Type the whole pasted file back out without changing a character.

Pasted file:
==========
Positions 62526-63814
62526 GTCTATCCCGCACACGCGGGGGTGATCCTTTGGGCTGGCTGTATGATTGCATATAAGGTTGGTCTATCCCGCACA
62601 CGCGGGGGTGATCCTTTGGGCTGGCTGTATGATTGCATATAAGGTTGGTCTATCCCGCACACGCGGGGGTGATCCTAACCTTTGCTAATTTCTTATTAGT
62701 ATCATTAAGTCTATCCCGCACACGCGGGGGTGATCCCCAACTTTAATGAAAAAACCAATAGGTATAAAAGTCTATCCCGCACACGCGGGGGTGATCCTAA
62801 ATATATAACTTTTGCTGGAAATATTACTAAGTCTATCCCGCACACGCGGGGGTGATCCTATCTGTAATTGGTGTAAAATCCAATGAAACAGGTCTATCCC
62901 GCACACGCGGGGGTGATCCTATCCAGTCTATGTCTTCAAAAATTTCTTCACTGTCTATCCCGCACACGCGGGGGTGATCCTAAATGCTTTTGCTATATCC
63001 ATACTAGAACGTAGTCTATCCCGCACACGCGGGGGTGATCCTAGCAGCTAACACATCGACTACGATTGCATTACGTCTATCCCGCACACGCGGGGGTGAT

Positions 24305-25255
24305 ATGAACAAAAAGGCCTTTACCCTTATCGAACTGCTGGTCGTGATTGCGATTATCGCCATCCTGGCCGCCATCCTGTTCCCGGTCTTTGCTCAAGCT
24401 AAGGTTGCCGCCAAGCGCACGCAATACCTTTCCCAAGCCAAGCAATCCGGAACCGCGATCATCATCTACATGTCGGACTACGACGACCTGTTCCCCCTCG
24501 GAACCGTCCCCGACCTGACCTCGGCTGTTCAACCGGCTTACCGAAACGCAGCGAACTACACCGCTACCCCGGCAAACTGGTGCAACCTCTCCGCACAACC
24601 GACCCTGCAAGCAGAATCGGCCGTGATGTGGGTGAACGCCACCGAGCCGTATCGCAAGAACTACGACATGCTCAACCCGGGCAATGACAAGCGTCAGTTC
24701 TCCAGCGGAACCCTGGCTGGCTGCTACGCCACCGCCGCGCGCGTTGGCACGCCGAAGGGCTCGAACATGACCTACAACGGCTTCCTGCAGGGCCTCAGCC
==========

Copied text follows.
Positions 62526-63814
62526 GTCTATCCCGCACACGCGGGGGTGATCCTTTGGGCTGGCTGTATGATTGCATATAAGGTTGGTCTATCCCGCACA
62601 CGCGGGGGTGATCCTTTGGGCTGGCTGTATGATTGCATATAAGGTTGGTCTATCCCGCACACGCGGGGGTGATCCTAACCTTTGCTAATTTCTTATTAGT
62701 ATCATTAAGTCTATCCCGCACACGCGGGGGTGATCCCCAACTTTAATGAAAAAACCAATAGGTATAAAAGTCTATCCCGCACACGCGGGGGTGATCCTAA
62801 ATATATAACTTTTGCTGGAAATATTACTAAGTCTATCCCGCACACGCGGGGGTGATCCTATCTGTAATTGGTGTAAAATCCAATGAAACAGGTCTATCCC
62901 GCACACGCGGGGGTGATCCTATCCAGTCTATGTCTTCAAAAATTTCTTCACTGTCTATCCCGCACACGCGGGGGTGATCCTAAATGCTTTTGCTATATCC
63001 ATACTAGAACGTAGTCTATCCCGCACACGCGGGGGTGATCCTAGCAGCTAACACATCGACTACGATTGCATTACGTCTATCCCGCACACGCGGGGGTGAT

Positions 24305-25255
24305 ATGAACAAAAAGGCCTTTACCCTTATCGAACTGCTGGTCGTGATTGCGATTATCGCCATCCTGGCCGCCATCCTGTTCCCGGTCTTTGCTCAAGCT
24401 AAGGTTGCCGCCAAGCGCACGCAATACCTTTCCCAAGCCAAGCAATCCGGAACCGCGATCATCATCTACATGTCGGACTACGACGACCTGTTCCCCCTCG
24501 GAACCGTCCCCGACCTGACCTCGGCTGTTCAACCGGCTTACCGAAACGCAGCGAACTACACCGCTACCCCGGCAAACTGGTGCAACCTCTCCGCACAACC
24601 GACCCTGCAAGCAGAATCGGCCGTGATGTGGGTGAACGCCACCGAGCCGTATCGCAAGAACTACGACATGCTCAACCCGGGCAATGACAAGCGTCAGTTC
24701 TCCAGCGGAACCCTGGCTGGCTGCTACGCCACCGCCGCGCGCGTTGGCACGCCGAAGGGCTCGAACATGACCTACAACGGCTTCCTGCAGGGCCTCAGCC